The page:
Extreme weather has been sweeping across China, such as the record heatwave of the century and summer snowfall.
Chinese citizens of the Southwest have been seeking relief from the heat in World War II-era air raid shelters because electricity has been cut in dozens of provinces.
The heatwave is also causing heavy damage to property as well as people’s lives. We will give you further information right now.
The National Climate Center published a statement in mid-August: “The heat wave this time is prolonged, wide in scope, and strong in extremity. Taking all signs, China’s heat wave will continue, and its intensity will increase.”
This summer, heat waves began earlier and lasted longer than usual. A sizable portion of western and central China has experienced days with temperatures that exceed 40 degrees Celsius (104 degrees Fahrenheit).
Based on the statement’s data, as of August 25, China’s heat wave has lasted 74 days, making it the longest in more than six decades since records began in 1961.
The drought and heat have shrunk rivers, including the giant Yangtze River in China’s southwestern region. Plunging water levels of the Yangtze have revealed this Trio of Buddhist statues believed to be 600 years old.
Du Gaozhi, cruise ship captain, said about this water level:
“In the past, the water level was basically more than three meters during this season. I’ve been working for over a decade, and I’ve never seen such low water levels”
Fed by China’s major rivers, Poyang Lake, is China’s largest freshwater lake. In the high season, Poyang Lake in Duchang County, Jiujiang City, Jiangxi, averages around 3,500 square kilometers (1,400 square miles).
But it shrunk to around one-fourth amid the recent drought. The lake became a small river, and fish died as they were stranded on the ground, turning into a dry river of dead fish.
Gu Binjie, an officer of the Chinese regulator, said that as of August 19, the heatwave had affected nine provinces, such as Sichuan, Chongqing, Hubei, Hunan, Anhui, Jiangxi, Guizhou, Shaanxi, Jiangsu.
In the same period, the Central Meteorological Observatory said that, over the past month, 1.7 million square miles of Chinese land had experienced temperatures of 35 degrees Celsius (95 ºF) or higher. That’s about half of China’s total land area.
Local farmer Chen Xiaohua, 68, said sweet potato plants died as the region is experiencing a drought in Fuyuan village in Chongqing, China.
“All scorched you see certainly cannot grow. The high temperature is slowly roasting the sweet potato leaves to death.”
Another Chongqing farmer told Voice of America that he lost half of his vegetable crop in heat as high as 41 degrees Celsius (106 Fahrenheit). On a farm south of the industrial metropolis of Chongqing, Gan’s surviving eggplants are no bigger than strawberries.
A man in Yongchuan, Chongqing, says that the heat also killed someone.
“In our industrial park in Yongchuan, which factories are on holiday, it is too hot, and one employee died in the workshop from the heat.”
The most significant impact is in Sichuan. Sichuan residents suffer the heatwave without electricity.
“For our Sichuan friends, there is a power outage in this area today and a power outage in that area tomorrow. The high temperature of more than 40 degrees, I said, chilling.”
A resident lost all of her poultry because of a water shortage and no electric power. In the Video, the woman talked in tears while showing a hundred dead chickens lying on the ground.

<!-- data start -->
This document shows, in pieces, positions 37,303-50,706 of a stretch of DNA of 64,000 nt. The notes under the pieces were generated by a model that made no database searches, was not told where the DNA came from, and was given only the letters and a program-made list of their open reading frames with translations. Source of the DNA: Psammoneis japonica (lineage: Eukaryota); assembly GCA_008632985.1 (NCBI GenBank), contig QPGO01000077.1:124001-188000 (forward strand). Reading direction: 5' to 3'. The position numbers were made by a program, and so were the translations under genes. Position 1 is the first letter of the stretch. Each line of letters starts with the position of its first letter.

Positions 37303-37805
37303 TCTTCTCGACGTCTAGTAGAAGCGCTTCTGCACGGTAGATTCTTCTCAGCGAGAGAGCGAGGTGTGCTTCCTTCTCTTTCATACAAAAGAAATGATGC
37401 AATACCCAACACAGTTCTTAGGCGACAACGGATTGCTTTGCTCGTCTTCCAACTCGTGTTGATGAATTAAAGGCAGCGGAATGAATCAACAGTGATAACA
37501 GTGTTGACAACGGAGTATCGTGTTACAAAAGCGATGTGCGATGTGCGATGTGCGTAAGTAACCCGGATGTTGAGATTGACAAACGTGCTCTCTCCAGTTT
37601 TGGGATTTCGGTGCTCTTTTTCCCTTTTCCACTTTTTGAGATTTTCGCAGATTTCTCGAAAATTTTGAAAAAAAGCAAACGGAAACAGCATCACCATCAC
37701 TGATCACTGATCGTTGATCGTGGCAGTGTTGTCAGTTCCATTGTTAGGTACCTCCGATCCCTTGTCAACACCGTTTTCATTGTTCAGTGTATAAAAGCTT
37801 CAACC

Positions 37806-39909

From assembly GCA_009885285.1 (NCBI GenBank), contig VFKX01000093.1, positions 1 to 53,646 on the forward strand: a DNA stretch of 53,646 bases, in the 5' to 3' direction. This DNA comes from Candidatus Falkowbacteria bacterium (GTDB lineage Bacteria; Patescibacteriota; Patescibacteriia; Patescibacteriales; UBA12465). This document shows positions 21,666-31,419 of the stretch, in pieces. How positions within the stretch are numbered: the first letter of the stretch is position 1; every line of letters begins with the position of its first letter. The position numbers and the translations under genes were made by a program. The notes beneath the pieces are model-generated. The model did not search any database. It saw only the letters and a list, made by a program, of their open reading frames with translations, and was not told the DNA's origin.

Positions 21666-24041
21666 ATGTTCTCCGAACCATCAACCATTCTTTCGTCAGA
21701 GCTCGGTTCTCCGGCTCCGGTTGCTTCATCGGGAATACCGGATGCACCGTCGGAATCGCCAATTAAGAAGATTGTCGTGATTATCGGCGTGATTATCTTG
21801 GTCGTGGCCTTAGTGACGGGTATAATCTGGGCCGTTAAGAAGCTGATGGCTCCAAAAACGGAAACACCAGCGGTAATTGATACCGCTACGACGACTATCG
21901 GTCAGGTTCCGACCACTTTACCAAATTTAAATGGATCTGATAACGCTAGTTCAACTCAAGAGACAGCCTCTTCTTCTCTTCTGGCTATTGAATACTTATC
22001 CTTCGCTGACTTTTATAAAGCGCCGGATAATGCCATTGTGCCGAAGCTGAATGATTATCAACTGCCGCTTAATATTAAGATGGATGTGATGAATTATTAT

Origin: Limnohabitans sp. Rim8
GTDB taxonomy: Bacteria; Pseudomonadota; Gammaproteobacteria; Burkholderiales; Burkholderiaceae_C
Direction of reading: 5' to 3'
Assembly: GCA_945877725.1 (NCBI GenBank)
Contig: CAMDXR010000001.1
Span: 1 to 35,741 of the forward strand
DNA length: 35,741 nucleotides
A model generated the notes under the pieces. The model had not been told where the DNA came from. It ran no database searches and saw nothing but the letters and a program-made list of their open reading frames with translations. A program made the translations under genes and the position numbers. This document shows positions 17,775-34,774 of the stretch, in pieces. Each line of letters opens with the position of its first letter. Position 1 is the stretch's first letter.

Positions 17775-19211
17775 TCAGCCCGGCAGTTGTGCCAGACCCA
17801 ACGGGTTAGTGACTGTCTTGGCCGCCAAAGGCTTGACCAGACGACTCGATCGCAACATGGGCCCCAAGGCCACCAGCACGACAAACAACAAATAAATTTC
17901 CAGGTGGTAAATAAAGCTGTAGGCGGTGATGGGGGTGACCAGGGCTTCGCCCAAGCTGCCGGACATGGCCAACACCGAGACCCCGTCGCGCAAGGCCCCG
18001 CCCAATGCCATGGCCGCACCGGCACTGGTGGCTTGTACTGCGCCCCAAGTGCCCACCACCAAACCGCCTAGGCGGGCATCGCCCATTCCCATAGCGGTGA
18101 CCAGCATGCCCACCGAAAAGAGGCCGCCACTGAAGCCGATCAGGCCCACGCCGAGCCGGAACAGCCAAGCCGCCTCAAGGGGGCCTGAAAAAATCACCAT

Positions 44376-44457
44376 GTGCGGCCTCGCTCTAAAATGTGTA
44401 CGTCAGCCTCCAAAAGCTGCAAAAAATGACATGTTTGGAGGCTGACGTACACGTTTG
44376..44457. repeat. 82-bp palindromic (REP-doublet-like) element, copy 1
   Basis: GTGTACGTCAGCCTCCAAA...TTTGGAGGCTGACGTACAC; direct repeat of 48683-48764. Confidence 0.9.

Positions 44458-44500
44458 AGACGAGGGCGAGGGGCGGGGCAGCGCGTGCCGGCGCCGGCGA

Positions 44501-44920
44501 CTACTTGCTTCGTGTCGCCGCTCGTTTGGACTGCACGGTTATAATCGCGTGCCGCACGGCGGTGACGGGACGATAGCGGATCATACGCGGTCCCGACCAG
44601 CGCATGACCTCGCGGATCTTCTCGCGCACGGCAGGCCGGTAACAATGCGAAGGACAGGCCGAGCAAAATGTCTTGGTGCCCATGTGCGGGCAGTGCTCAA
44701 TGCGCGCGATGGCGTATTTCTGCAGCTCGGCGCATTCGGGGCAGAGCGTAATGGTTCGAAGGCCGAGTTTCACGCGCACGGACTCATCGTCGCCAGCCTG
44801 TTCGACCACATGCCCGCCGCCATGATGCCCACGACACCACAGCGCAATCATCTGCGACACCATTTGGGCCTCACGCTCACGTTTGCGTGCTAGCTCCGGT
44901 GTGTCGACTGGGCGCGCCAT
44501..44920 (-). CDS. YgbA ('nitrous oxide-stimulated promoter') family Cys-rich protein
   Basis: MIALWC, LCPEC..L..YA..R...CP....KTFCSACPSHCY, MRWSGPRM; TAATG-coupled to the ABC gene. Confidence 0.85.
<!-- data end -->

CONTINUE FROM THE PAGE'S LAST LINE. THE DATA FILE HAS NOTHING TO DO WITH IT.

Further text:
In another place in Sichuan, a woman shows her crops were destroyed by heat.
“Look! How dry is this weather? Those soybeans were dried to death. For a year, the common people are so busy working in vain.”
The heat also causes death for residents.
“Two days ago, a couple in our community died of heat at home.”
While other regions across China still endure hot weather, northwestern provinces have suffered deadly flash floods and summer snowfall.
Flooding in Qinghai killed at least 23 people and left eight missings.
Mudslides and overflowing rivers on August 18 hit six villages in Qinghai’s Datong County, causing some 1,500 residents to evacuate.
Meanwhile, many mountainous areas in the Altay region of Xinjiang saw their first snowfall in the early morning of August 20.
According to Chinese media outlet Tianmu News, the snowfall in some areas surpassed 4 inches while the temperature dropped to minus 4℃.
Frost also appeared in Mohe, Heilongjiang province.
The ice is scattered all over the vegetables’ leaves, threatening people’s crops.
The heatwave also caused a large-scale electricity shortage, damaging China’s economy.
On August 15, Sichuan Provincial Economic and Information Department and State Grid’s Sichuan Electric Power Company announced industrial power cuts were expanded to 19 over 21 cities for six consecutive days.
Mainland media Yicai.com reported that most manufacturers in Sichuan stopped their activities on August 15. The order applies to the entire province except for Panzhihua and Liangshan cities.
Accordingly, a major ferroalloy producer in the center of Sichuan has cut more than 60% of its output from the regular rate of 400 tonnes daily.
Sichuan is also a notable lithium mining industry in China. So the shutdown in the field might cause an increase in raw material costs, which is a key component in electric car batteries.
The energy crisis exacerbated the weakness of the Chinese economy when it saw a GDP growth of only 2.5% in the first half of 2022. It was less than half the plan of 5.5%.
Dan Wang, the chief economist of Hang Seng Bank China, told CNBC that the previous power shortage was harmful to China’s economy. But this year is worse.
“This year, we think this number will be a lot higher. If I have to give a conservative estimate, I would say 1.5% points lower”